Hello! Today I would like to show you how to nicely block a lace border with lots of sweet picots. I know, it may sound time-consuming, but believe me – it’s really worth to do it properly! And I have some tips to make it easier for you.
But first, let me tell you a little about picots themselves. I used this cute element in one of my most romantic design: Majula. It’s a simple oversized pullover with classic shape, richly decorated with sophisticated lace border. To make it more girlish I framed the bottom edge with numerous dangling little picots! These little ornaments can add unique charm to your project. They may occur with any frequency in different sizes and places – on a delicate collar finishing, on the cuffs or around your romantic shawl. There are several techniques for creating them, which are rather not difficult but usually extend the time of knitting. Nevertheless, I think it’s worth giving them a chance, because nothing can replace their loveliness!
When I finished Majula, the border stitches didn’t look impressive at all. That’s normal! In most cases every “just finished” knitting project demands good soaking and some attention during blocking. Actually, lace patterns need quite a lot of it, especially at the first time, to highlight every single stitch. Fortunately wool has some memory and once it is done, your garment will remember its shape a bit. After next washing, blocking will be easier and sometimes even not necessary!
In case of lace borders with picots, I recommend not skipping blocking, no matter how thankless this task seems. Try loving the outcomes instead of hating the process!
We’ll use Majula for demonstration, but you can use this method in any project with such decorative border. Let’s start!
What do you need?
- a laundry bowl
- cold water
- a delicate wool wash detergent
- a towel
- blocking mat or any other flat surface
you can pin the garment to
- and your knitting project of course!
Fill the laundry bowl with cold water and add a portion of wool wash detergent. Dip your project in the water and push gently to make sure that every piece of it is wet. Leave it for some time (I have never checked how long my knitting projects stay in the bowl, but I think it’s between 15-25 minutes, perfect time to make coffee and drink it with no rush!). Take your project out from the bowl, wring it out softly and use the towel to remove as much water as you can. To do it, just wrap your piece of garment with a towel and… stand on it, performing a cute, short dance on top of it :). The less water the shorter the drying time!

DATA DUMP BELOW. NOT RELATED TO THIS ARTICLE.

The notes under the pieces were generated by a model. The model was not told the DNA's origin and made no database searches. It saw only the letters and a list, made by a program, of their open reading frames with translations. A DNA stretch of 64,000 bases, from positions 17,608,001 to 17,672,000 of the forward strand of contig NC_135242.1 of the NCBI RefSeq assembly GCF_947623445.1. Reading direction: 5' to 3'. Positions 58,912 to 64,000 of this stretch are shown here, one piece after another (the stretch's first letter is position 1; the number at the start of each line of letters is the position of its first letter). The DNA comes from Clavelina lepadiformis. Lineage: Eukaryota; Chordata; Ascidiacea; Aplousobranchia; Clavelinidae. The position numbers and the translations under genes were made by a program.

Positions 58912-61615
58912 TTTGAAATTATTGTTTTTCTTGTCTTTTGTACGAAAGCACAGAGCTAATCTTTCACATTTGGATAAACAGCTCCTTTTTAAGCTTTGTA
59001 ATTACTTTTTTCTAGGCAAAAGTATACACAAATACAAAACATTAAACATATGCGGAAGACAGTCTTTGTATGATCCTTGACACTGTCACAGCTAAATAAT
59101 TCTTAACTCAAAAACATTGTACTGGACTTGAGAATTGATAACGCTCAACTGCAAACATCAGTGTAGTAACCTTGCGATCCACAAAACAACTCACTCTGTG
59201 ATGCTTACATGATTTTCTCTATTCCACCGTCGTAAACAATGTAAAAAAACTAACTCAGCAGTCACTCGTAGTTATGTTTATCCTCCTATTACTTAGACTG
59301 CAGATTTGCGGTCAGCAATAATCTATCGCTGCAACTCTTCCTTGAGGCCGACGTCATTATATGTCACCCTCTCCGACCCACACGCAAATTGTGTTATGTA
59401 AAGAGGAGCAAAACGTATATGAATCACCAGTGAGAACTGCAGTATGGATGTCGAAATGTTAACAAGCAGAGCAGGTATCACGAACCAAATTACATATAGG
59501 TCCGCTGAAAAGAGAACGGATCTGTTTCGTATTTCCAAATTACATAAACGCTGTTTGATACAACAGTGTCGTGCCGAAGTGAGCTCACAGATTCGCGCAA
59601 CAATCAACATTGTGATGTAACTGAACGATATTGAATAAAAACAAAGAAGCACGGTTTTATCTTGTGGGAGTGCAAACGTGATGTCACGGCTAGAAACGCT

With your project drained, lay it flat on the blocking mat. Try to give it the desired shape, align the sides, arrange the neckline and sleeves and finally – the border. Smooth it out by hand to remove crinkles. Pin the sweater down (omit the bottom edge of border) to the mat to prevent it from moving.
As you can see, the lace edge of my Majula sweater doesn’t look so bad after bath. OK, the border isn’t smooth and fully “open”, but definitely better than right after binding off. Even though it’s tolerable why don’t we make it more beautiful?
While blocking the border, you will pin picots to the blocking mat. You won’t have to care about lace part – it will be blocked by the way! Good news, right? In my opinion it’s easier to block lace border with picots then without them. A straight edge is not required and any potential unevenness in the length of the picots will not be noticeable at all.
If you are blocking a sweater, skirt or a dress, the border laid down flatly forms two layers of fabric, so you can optimize the blocking process by pinning one picot from the front part and one picot from the back part together. When blocking a shawl, just use one pin for each picot.
Start on one side (correct the arrangement of the border if necessary), grab two corresponding picots and pin together pulling them down strongly. Repeat for all pair of picots. When done, look at your border from distance, checking if every picot is properly pinned and correct if necessary. And this is it!
Now the fun part for the sweater but worst for us begins – waiting until the project is completely dry. It’s crucial to remove the pins when it happens, not earlier, otherwise the border will lose some of its shape. It may take even a few days depending on the temperature, air humidity or type of yarn – waiting for it can be really daunting, so I recommend casting on stitches for another dreamed project and lose yourself in it! Good luck!